# Correctness and Logic of algorithm: minimum steps to one

Problem Statement:

On a positive integer, you can perform any one of the following 3 steps.

1. Subtract 1 from it. ( n = n - 1 )

2. If its divisible by 2, divide by 2. ( if n % 2 == 0 , then n = n / 2 )

3. If its divisible by 3, divide by 3. ( if n % 3 == 0 , then n = n / 3 )

Given a positive integer n and you task is find the minimum number of steps that takes n to one .

My Recursive Solution (in C++) compares all the 3 cases when N is divisible by 3, while the general solution compares only 2, but still gives the correct solution.

int min_steps(int N){
if(N==1) return 0;
else{
if(N%3==0){
if(N%2==0)
return (1+min(min_steps(N/3),min_steps(N/2),min_steps(N-1)));
else
return(1+min(min_steps(N/3),min_steps(N-1)));
}
else if(N%2==0){
return(1+min(min_steps(N/2),min_steps(N-1)));
}
else
return(1+min_steps(N-1));
}
}


But the general solution is,

int min_steps(int N){
if(N==1) return 0;
else{
if(N%3==0){
return(1+min(min_steps(N/3),min_steps(N-1)));
}
else if(N%2==0){
return(1+min(min_steps(N/2),min_steps(N-1)));
}
else
return(1+min_steps(N-1));
}
}


My question is, how come we don't compare all the 3 cases but still derive at the correct solution. I cannot follow the general solution's algorithm. Any help for letting me understand would be appreciated hugely.

The "general solution" is incorrect. Sometime's it's optimal to divide by 2 and then subtract 1, and the general solution code doesn't allow for that.

The "general solution" produces incorrect results for 642.

642 -> 214 -> 107 -> 106 -> 53 -> 52 -> 26 -> 13 -> 12 -> 4 -> 2 -> 1


However, this is optimal, being one shorter:

642 -> 321 -> 320 -> 160 -> 80 -> 40 -> 20 -> 10 -> 9 -> 3 -> 1


You can see the general solution starts by dividing by 3, and the optimal solution starts by dividing by 2 and then subtracting 1... which is exactly the case that's been removed.

While it's not directly relevant to your question, here's the code I used to find the counter-example (albeit greatly tidied up since I wrote it). It uses the two algorithms you gave, but memoizes them for an exponential speed increase. It also uses a trick of returning two results from min_steps: not only the length of the shortest path, but also the first step in that path. This makes it extremely convenient to reconstruct the path without writing much extra code.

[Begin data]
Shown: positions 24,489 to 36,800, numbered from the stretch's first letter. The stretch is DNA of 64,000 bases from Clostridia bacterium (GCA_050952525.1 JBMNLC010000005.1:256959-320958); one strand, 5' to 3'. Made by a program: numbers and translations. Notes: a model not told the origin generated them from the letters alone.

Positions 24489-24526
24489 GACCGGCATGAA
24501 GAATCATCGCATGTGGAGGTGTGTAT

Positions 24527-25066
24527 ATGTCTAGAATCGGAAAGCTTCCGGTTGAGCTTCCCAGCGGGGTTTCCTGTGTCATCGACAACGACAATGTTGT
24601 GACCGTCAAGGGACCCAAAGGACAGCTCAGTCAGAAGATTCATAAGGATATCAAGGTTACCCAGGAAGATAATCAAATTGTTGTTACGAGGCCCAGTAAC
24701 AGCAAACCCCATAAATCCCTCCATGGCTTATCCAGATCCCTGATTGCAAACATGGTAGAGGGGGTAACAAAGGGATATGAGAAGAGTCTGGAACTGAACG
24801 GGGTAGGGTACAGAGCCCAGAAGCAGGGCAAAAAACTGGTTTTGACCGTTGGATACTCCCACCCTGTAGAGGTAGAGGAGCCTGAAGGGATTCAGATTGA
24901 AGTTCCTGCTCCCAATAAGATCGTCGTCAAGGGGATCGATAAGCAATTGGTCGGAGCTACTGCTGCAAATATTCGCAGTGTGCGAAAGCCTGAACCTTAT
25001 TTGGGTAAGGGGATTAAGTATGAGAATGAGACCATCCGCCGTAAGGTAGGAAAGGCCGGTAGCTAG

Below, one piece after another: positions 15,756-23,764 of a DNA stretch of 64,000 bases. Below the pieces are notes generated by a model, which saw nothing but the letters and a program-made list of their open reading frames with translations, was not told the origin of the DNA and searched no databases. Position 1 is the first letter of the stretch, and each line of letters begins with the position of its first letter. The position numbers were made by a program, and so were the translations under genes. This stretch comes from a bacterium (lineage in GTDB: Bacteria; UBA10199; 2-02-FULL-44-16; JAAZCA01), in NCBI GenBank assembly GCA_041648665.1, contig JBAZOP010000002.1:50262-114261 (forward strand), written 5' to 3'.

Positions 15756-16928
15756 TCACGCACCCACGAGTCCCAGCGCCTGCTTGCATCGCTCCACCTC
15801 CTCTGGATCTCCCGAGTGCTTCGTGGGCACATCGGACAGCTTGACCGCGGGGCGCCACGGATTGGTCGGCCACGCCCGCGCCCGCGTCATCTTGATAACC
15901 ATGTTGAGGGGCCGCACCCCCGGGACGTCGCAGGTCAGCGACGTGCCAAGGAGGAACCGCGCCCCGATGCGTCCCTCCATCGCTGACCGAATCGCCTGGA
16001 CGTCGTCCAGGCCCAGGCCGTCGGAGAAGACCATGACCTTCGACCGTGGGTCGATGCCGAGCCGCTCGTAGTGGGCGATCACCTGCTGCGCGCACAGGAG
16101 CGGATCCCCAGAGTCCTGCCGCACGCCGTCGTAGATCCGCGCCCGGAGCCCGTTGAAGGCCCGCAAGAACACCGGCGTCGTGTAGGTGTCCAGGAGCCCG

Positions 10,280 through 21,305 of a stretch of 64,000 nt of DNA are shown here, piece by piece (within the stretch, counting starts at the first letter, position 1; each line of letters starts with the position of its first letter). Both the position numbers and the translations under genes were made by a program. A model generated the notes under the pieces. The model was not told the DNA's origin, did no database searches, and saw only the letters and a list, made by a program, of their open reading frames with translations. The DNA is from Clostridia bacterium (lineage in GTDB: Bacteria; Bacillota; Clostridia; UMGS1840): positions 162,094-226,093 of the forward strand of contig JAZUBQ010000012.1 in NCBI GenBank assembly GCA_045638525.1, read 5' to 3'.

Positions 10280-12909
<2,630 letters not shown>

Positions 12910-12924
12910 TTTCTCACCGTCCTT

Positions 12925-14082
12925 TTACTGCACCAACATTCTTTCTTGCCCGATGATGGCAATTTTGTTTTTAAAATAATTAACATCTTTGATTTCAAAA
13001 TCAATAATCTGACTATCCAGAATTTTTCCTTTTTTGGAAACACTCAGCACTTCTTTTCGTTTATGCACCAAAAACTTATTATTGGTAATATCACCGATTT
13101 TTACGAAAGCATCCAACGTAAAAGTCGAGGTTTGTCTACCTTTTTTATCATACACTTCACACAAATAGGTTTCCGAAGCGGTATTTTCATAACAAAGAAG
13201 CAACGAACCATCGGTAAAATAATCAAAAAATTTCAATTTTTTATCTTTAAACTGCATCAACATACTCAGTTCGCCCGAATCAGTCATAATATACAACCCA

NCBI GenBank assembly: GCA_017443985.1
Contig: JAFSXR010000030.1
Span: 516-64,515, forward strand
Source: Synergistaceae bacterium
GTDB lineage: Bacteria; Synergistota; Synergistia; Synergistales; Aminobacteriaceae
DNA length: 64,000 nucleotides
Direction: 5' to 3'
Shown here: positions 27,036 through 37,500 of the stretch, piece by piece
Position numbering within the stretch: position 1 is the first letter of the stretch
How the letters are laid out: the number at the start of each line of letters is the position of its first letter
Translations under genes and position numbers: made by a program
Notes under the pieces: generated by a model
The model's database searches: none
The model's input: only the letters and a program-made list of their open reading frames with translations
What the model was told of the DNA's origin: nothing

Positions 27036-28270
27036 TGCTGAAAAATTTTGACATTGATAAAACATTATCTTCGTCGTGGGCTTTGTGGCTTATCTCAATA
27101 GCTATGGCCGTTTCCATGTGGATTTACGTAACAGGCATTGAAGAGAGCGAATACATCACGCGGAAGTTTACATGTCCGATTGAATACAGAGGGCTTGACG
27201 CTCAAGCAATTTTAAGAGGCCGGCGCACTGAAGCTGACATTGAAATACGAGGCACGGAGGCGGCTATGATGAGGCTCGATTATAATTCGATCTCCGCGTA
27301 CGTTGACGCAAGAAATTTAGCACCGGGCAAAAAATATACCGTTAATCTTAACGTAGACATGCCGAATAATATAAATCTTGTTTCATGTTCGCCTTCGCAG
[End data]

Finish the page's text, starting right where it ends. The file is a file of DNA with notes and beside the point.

def memoize(f):
"""Simple memoization decorator"""
def mf(n, div2, cache={}):
if (n, div2) not in cache:
cache[n, div2] = f(n, div2)
return cache[(n, div2)]
return mf

@memoize
def min_steps(n, div2):
"""Returns the number of steps and the next number in the solution.

If div2 is false, the function doesn't consider solutions
which involve dividing n by 2 if n is divisible by 3.
"""
if n == 1:
return 0, None
best = min_steps(n - 1, div2) + 1, n-1
if n % 3 == 0:
best = min(best, (min_steps(n // 3, div2) + 1, n//3))
if n % 2 == 0 and (div2 or n%3):
best = min(best, (min_steps(n // 2, div2) + 1, n//2))
return best

def path(n, div2):
"""Generates an optimal path starting from n.

The argument div2 has the same meaning as in min_steps.
"""
while n:
yield n
_, n = min_steps(n, div2)

# Search for values of n for which the two methods of finding
# an optimal path give different results.
for i in xrange(1, 1000):
ms1, _ = min_steps(i, True)
ms2, _ = min_steps(i, False)
if ms1 != ms2:
print i, ms1, ms2
print ' -> '.join(map(str, path(i, True)))
print ' -> '.join(map(str, path(i, False)))


Here's the output, including run-times:

\$ time python minsteps.py
642 10 11
642 -> 321 -> 320 -> 160 -> 80 -> 40 -> 20 -> 10 -> 9 -> 3 -> 1
642 -> 214 -> 107 -> 106 -> 53 -> 52 -> 26 -> 13 -> 12 -> 4 -> 2 -> 1
643 11 12
643 -> 642 -> 321 -> 320 -> 160 -> 80 -> 40 -> 20 -> 10 -> 9 -> 3 -> 1
643 -> 642 -> 214 -> 107 -> 106 -> 53 -> 52 -> 26 -> 13 -> 12 -> 4 -> 2 -> 1

real    0m0.009s
user    0m0.009s
sys 0m0.000s

• Also, it reassured the correctness of my algorithm. – linvenuza May 5 '15 at 5:38

If n is divisible by 3 and divisible by 2, then it does not matter if you divide by 3 first and then by 2 in the next step, or by 2 first and then by 3 in the next step.

Example: 18 = 3*3*2

a) 18/3 = 6, 6/3 = 2, 2/2 = 1, or

b) 18/2 = 9, 9/2 = #!?#, 9/3 = 3, 3/3 = 1, or ...

• If you've got a multiple of 6, it's never optimal to divide by two and then subtract 1? That may be, but it's not obvious. – Paul Hankin May 4 '15 at 12:16